Public access to the causeway must remain in place

A causeway and an island on Jennings Pond located behind Another Paradise Cove in Long Lake. Photo by Gwendolyn Craig

By Tim Rowland

Long Lake businessman George Carrothers told city council members Wednesday night he would not fight an Adirondack Park agency directive to tear down a lakeside patio at his bakery, nor would close a popular roadway to the public.

Carrothers said a threat to restrict public access to the boardwalk in response to the APA directive was made in the heat of the moment to draw attention to the situation. “The property will still be open to the public and we will deal with the APA from there,” he said.

The board thanked Carrothers for leaving the causeway open. “We have been good partners with George,” said supervisor Clay Arsenault.

About 100 people a day stroll along the Jennings Pond Causeway in the summer, Carrothers estimated, and it is used by the town for fireworks and children’s fishing tournaments.

The dispute with the APA involved the size and orientation of a patio at Another Paradise Cove, an outfitter and bakery that Carrothers owns with its business partner Stacy Pagoda. The APA said it was too big and too close to the water, but Carrothers said he believed both parties had come to a compromise for a smaller bridge that would be acceptable, which he went forward and built. The APA thought otherwise and fined Carrothers $ 28,500, suspending all but $ 1,500 on the condition that the bridge be removed by November 1.

READ MORE: In Long Lake, bridge dispute prompts landowner to push back

Carrothers said he initially believed the causeway would provide some leverage, particularly if base residents and visitors using it pressured the agency to reconsider. But after thinking about it, he said it seemed unlikely the tactic would work. “No individual can face the APA, and it is not a fight that I want to fight,” he said.

Angry with APA

But several meeting attendees weren’t so willing to let the APA get away with it and criticized the agency for going all out in dealing with people unable to fight back, while also bowing down. in front of people with money and power.

They noted that the Cuomo administration failed to appoint a strong permanent chairman to the board, a position that had been open since Karen Feldman stepped down in 2019, and had otherwise deprived the park of resources and resources. order needed.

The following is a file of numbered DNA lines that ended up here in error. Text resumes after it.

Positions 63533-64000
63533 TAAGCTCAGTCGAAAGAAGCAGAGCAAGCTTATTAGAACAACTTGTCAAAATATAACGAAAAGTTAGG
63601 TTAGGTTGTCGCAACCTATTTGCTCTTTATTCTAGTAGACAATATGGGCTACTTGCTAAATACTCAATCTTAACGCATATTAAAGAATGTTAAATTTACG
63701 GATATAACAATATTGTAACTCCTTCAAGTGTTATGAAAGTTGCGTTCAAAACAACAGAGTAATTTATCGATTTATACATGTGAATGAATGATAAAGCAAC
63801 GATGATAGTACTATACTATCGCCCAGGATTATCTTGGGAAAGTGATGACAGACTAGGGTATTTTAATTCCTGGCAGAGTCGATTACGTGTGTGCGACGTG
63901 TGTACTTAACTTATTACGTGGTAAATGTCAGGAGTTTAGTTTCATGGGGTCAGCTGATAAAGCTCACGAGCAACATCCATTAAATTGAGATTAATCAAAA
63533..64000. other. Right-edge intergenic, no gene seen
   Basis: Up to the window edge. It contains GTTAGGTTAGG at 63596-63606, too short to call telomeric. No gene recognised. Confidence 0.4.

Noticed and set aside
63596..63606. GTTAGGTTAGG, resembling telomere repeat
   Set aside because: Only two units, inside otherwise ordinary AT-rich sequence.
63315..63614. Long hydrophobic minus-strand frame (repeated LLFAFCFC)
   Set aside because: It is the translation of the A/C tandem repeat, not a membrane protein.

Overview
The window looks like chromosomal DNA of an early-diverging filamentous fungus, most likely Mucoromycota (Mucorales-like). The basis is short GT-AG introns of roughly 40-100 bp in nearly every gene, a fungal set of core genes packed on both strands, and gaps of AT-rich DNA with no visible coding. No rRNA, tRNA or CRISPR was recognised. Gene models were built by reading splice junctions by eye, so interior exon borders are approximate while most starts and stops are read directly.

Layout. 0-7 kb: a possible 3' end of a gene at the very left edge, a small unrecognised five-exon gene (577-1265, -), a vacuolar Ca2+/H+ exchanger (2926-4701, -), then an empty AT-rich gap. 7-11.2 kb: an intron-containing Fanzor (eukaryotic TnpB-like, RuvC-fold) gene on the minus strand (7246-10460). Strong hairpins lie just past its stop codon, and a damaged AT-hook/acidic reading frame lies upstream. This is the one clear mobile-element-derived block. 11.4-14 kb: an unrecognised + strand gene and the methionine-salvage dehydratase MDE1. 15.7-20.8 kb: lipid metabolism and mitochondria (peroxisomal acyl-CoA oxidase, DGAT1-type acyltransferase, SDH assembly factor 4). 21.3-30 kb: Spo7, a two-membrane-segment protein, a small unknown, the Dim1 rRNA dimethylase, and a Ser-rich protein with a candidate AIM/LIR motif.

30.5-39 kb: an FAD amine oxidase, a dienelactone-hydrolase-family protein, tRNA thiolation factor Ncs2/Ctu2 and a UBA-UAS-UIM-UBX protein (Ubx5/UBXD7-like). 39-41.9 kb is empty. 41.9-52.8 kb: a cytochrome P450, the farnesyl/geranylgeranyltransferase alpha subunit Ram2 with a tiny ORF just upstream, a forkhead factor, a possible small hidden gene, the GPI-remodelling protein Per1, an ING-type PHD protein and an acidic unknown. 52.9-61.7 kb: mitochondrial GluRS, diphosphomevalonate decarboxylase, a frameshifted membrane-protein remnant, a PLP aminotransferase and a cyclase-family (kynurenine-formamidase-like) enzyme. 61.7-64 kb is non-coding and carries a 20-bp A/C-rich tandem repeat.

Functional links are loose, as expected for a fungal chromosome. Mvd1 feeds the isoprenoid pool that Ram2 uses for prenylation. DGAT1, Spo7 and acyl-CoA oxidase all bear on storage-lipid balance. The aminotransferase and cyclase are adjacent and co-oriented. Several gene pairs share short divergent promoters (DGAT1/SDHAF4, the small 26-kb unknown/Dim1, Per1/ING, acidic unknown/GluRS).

“Cuomo really neglected the Adirondacks for a while,” said Jack Carney, a local resident and health care advocate.

Carney said Forever Wild is important, but so is the right of people to flourish. By creating a park made up of public and private land, “there is an implicit recognition that the people who live here must have a way to make a living,” he said.

Another heavenly cove in Long Lake
George Carrothers, right, and his business partner Stacy Pagoda, on their bridge, the Adirondack Park agency recently ordered them to pull out of their Long Lake business. Photo by Gwendolyn Craig

A historic and strategic property

Another Paradise Cove has a history rich in history; the building served a number of purposes throughout most of the last century, but was originally constructed as the Island Snack Bar. The causeway, which separates Long Lake from Jennings Pond, was built as part of a Depression-era works program and led to the Grand Hotel Sagamore, which was demolished in 1960.

One of Long Lake’s most strategically located properties, Another Paradise Cove sits at the head of the causeway and across from the town beach. Carrothers and Pagoda envisioned Another Paradise Cove as a service for those who take advantage of public facilities.

It was hardly the case. When it was listed for sale, Pagoda said estate agents showed the property to people who saw it as a private residence.

It would have split the beach and the causeway. “For me, this property should remain commercial,” she said. “There is no way that we are taking away public enjoyment – our intentions for this property are pure and good.”

Residents said they would be ready to engage in letter-writing and petition-writing campaigns against APA’s action, but Pagoda said, “The best way to help is just to know that the property is in the best hands possible. “

Special offer

Subscribe to the Adirondack Explorer app for oonly $ 8!

Access one year of content from Adirondack Explorer magazine
on your mobile device, which includes our annual outing guide.
Use code EXPLORER at checkout